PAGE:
By Steve Lafleur, December 11, 2023
Social housing is an important part of the housing mix. Some people will simply never be able to afford market rate housing. And given the dire shortage of housing in Canada – particularly in the largest cities – we need to unlock as much new housing as possible. If governments have outside-the-box opportunities to add to the housing stock, like social housing initiatives, now is the time to pull out all the stops. This is particularly true given the difficult financing situation facing developers posed by high interest rates. An all-of-the-above approach on housing is warranted.
While social housing (i.e. government or public housing) certainly has a place in the mix, some people go further, arguing that it’s the only type of housing that’s needed. In their telling, market rate housing doesn’t help with housing affordability. Federal NDP leader Jagmeet Singh articulated this perspective in a recent television appearance.
“I met with people who told me, we cannot afford the cost of a luxury condo. That’s not going to make my life better. You build a whole bunch more towers of luxury condos, they’re out of my reach. That’s not going to help me and my family out. So we need to focus on affordability.”
Let’s put aside the argument about whether new market rate housing contributes to greater affordability. We’ll focus instead on the idea of meeting all of Canada’s housing needs through public housing. What would that cost?
In a recent paper for the Macdonald-Laurier Institute, Josef Filipowicz and I estimated the potential cost of a public housing buildout of a sufficient scale to restore affordability. Rather than try to generate a precise, realistic number, we presented a very generous range of costs, including only the “hard” construction costs. We assumed no land costs, no fees or taxes, and low construction costs. We arrived at an estimate of $196-$300 billion.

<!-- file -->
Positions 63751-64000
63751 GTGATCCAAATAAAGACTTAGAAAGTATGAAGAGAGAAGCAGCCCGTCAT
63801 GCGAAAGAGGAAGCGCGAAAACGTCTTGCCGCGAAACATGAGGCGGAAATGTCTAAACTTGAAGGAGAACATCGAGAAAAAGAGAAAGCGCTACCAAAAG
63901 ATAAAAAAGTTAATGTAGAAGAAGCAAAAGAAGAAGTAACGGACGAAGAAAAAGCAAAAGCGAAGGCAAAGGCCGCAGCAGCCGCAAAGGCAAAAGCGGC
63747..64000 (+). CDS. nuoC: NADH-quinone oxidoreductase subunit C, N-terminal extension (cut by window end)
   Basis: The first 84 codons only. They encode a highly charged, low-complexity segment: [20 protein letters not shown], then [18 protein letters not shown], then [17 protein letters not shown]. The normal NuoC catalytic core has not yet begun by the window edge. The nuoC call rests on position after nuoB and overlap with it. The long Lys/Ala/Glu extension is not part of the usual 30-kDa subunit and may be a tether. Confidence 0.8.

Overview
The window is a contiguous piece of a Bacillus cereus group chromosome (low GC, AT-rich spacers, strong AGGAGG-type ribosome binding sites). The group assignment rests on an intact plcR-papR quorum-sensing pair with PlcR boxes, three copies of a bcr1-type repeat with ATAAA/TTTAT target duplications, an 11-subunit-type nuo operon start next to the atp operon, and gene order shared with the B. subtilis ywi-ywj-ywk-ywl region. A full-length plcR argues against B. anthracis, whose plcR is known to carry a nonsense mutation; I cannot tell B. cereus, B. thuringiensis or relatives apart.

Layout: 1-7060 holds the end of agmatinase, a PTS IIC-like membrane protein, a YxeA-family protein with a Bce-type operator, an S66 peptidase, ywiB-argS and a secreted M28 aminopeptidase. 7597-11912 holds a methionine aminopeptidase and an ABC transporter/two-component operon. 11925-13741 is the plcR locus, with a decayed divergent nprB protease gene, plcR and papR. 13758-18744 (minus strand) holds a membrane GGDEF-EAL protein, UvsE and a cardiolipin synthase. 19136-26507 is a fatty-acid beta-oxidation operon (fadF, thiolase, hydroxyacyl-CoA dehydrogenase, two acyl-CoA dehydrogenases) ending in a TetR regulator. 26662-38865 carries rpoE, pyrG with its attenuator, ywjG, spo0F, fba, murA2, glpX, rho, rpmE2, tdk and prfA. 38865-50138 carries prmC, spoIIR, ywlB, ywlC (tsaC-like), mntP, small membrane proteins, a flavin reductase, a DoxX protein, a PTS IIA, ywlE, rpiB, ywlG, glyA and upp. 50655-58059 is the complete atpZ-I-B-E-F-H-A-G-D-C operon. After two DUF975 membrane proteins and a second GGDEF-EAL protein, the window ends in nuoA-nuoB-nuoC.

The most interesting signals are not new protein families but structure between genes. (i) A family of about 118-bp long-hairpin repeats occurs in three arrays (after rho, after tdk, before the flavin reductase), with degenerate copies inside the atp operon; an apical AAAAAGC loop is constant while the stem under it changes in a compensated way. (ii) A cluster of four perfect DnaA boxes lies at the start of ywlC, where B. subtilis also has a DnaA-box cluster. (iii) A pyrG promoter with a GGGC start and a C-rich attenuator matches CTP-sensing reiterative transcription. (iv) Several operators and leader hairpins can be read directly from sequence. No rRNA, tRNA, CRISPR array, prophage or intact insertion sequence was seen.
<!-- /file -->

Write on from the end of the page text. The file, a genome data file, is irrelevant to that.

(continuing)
Our intention in that paper was to put a floor under the debate. In other words, we wanted to estimate the absolute lowest cost for such an undertaking that is remotely defensible to highlight the magnitude of the funding requirements from a social housing only approach. We decided in that paper against attempting to estimate the real-life costs of social housing construction, since there hasn’t been a large-scale social housing buildout in Canada over the last few decades to use as a benchmark. However, that’s about to change.
The City of Toronto has announced an ambitious plan to build 65,000 social housing units. Of those, 60,545 are presently unfunded and will require funding from both the provincial and federal governments. The city estimates the cost for those units at between $28.6 billion and $31.5 billion. As Table 1 shows, the costs per unit under those two scenarios would be $472,376 and $520,274, respectively.
Now, let’s consider how many social housing units would be needed nationally to address Canada’s entire housing shortage under those cost assumptions. There are a number of ways to calculate how many housing units are needed. The Canada Housing and Mortgage Corporation (CMHC) estimates Canada will need 3.5 million additional housing units by 2030. Josef and I took a more conservative approach in our paper.